The First EVER Budapest Gambit!

mq1982
mq1982
Oct 17, 2008, 12:00 AM |
6 | Amazing Games

Okay... I'm sure a game existed somewhere before this one - but this is the first recorded one by a "Grandmaster" (hence the invention of the name).

Alder – Maróczy, Budapest, 1896

1.d4 Nf6 2.c4 e5 3.dxe5 Ng4 4.Nf3 Bc5 5.e3
The standard opening of the Budapest Gambit accepted with the Knight defence. This opening allows Black to place strong and immediate pressure on f2, forcing 5.e3 White’s only response (5.Nd4?? Nxf2! 6.Kxf2 Qh4+ 7.g3 Qxd4+ 8.Qxd4 [8.Ke1 Qf2+ 9.Kd2 b5 ] Bxd4+ or 5.Be3 Bxe3 6.fxe3 Nxe3 7.Qd3 Nxf1 )


5…Nc6 6.Qd5?!
Defending the pawn with the Queen is a bad idea here and better is 6.Be2 or Nc3 giving the pawn back, but relieving pressure.
6…Qe7
Attacking the pawn a third time, which now cannot be saved.


7.Nc3 Ngxe5 8.Be2
White is preparing to castle Kingside.
8…d6
Black is leaving the option open to castle either way and is opening the diagonal for his light-square Bishop.
9.Ne4?
This is a mistake by White. The attack on the Black Bishop is met by a counterattack with greater compulsion.
9…Be6
This move both develops the Bishop and attacks the Black Queen.


10.Qd1 Bb4+
(10.Qd1 or Qd2 [both equal] Bxc4 11.Nxc5 Bxe2 12.Nxe5 Qxe5 13.Qxe2 dxc5 Black has a pawn advantage, is better developed and an overwhelming attack on the Queenside).

11.Bd2 0-0-0
The Bxc4 capture is still viable on move 11, but Black chooses to castle and get his King safe an option which White doesn’t have time to take.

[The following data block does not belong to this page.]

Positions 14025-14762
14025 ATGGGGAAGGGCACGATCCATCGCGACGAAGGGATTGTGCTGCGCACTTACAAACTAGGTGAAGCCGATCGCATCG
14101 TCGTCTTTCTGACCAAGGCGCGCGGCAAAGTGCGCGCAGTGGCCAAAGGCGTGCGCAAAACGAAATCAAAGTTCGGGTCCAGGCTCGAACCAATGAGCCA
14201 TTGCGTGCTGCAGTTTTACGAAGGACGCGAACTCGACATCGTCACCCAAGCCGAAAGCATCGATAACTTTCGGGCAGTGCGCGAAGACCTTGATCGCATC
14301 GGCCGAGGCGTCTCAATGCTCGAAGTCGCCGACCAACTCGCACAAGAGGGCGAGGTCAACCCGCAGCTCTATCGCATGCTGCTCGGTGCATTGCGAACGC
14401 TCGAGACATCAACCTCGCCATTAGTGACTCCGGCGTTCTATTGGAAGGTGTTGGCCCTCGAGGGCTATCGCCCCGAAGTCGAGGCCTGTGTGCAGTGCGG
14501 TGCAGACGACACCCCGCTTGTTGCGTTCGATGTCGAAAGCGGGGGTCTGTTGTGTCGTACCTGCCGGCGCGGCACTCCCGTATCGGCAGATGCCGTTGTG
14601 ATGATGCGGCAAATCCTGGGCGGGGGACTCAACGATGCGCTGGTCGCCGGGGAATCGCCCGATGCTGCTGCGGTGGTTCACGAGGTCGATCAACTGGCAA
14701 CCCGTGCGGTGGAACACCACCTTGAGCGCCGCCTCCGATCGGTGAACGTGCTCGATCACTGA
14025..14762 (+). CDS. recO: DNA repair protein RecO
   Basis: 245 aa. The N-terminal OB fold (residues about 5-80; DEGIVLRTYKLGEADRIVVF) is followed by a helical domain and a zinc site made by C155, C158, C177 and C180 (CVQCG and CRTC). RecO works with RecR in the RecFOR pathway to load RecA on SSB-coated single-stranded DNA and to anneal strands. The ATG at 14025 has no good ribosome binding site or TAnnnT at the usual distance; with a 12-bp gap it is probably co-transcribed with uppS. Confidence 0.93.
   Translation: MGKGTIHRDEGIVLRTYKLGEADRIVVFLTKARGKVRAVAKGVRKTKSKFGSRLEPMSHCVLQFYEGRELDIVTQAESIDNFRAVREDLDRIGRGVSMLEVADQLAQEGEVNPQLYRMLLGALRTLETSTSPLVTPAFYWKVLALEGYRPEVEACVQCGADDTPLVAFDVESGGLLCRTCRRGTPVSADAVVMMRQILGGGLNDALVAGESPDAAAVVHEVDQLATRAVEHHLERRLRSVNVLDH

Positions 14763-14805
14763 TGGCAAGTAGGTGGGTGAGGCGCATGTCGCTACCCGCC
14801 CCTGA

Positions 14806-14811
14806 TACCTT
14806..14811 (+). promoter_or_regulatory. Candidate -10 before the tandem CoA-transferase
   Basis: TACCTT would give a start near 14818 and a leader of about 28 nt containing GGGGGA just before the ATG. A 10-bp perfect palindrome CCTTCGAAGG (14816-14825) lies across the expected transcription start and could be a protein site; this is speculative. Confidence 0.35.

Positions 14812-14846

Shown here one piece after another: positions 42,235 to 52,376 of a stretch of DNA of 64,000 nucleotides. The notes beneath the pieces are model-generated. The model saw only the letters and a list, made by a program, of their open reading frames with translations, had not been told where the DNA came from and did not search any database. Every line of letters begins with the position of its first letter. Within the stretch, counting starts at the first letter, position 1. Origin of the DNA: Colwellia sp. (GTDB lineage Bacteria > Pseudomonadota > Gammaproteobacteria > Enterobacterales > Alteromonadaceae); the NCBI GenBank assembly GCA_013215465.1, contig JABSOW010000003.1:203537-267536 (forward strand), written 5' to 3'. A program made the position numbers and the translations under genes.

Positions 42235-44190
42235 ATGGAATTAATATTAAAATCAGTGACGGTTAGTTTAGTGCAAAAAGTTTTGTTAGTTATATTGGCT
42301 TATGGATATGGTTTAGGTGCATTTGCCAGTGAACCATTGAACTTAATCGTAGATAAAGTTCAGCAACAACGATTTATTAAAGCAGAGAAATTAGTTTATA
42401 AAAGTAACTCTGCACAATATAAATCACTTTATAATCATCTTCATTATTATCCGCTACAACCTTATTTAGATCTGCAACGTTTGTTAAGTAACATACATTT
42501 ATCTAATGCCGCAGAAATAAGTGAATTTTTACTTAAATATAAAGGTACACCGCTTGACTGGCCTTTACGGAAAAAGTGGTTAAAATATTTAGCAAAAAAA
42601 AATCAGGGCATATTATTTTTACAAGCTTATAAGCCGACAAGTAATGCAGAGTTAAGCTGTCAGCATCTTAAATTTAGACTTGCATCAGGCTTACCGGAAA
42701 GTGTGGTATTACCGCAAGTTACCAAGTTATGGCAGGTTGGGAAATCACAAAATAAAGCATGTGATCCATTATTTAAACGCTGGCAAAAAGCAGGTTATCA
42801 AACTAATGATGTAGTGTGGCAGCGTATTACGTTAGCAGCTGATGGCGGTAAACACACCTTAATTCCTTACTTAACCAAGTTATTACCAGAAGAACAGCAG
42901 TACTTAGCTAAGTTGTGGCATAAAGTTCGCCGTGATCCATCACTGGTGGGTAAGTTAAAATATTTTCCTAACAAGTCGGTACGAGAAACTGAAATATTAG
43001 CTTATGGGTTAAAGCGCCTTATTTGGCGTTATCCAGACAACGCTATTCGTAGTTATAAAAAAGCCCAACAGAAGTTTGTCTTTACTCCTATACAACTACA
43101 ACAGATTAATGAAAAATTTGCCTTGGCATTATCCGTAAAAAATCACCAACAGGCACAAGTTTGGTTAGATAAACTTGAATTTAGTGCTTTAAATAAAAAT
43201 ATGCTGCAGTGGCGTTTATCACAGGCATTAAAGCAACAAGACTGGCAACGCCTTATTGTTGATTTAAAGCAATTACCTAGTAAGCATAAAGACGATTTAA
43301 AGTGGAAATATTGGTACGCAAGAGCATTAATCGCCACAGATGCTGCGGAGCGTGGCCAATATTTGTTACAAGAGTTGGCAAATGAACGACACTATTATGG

12.Bxb4 Nxb4 13.Qb3 Nxf3+ 14.Bxf3?
Almost inevitably the pressure becomes too much and White blunders. Here, 14.gxf3 d5! 15.a3 Nc6 is better.


14…d5! 15.Nd2 dxc4 16.Nxc4 Rd3
Removing the Knight’s defender.


17.Qa4 Bxc4 18.Qxa7??
18.0-0 is best, but even this is delaying the inevitable. This leaves mate in two.
18…Nc2+
0-1
It is mate next move with either 19.Ke2 Rd5# or 19.Kf1 Rd1#


I hope you found this primitive game interesting. Many of the ideas of the Budapest Gambit are see in this game, though refined over time. It's always useful to have illustrative games to assist in opening theory.

I know it's not in the usual format, but I ripped this off my blog (www.budapestgambit.blogspot.com) and like the reader to have to scroll to read - it sorts the wheat from the chaff!  You have to want to read it!

Anyway... comments welcome...

Mike